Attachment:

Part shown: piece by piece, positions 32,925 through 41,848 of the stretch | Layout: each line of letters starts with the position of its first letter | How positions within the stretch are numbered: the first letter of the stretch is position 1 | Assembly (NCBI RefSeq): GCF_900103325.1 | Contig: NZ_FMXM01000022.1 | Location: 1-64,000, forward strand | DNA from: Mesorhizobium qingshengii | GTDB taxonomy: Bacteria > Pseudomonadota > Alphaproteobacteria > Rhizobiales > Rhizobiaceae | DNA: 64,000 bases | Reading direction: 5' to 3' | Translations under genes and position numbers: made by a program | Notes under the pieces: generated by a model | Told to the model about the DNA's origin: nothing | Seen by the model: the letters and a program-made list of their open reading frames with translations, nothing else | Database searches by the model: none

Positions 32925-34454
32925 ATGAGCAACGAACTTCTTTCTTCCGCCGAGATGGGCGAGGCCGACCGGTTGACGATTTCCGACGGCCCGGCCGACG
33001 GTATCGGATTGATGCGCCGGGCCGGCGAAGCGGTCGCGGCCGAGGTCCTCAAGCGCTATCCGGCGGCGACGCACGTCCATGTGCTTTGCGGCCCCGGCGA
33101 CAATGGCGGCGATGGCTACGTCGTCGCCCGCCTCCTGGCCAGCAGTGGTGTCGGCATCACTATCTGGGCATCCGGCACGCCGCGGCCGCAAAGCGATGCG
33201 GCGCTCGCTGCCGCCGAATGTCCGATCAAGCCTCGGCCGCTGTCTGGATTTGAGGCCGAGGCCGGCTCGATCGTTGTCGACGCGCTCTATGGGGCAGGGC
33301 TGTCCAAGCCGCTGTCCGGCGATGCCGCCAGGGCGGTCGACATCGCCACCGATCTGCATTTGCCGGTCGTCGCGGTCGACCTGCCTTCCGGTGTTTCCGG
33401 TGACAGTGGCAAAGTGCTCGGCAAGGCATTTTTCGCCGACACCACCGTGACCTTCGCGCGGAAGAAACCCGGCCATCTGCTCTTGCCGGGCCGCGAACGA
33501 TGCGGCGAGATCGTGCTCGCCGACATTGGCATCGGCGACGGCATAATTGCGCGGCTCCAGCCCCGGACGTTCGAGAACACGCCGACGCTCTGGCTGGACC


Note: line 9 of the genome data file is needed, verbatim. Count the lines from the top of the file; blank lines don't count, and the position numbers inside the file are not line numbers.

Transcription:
33501 TGCGGCGAGATCGTGCTCGCCGACATTGGCATCGGCGACGGCATAATTGCGCGGCTCCAGCCCCGGACGTTCGAGAACACGCCGACGCTCTGGCTGGACC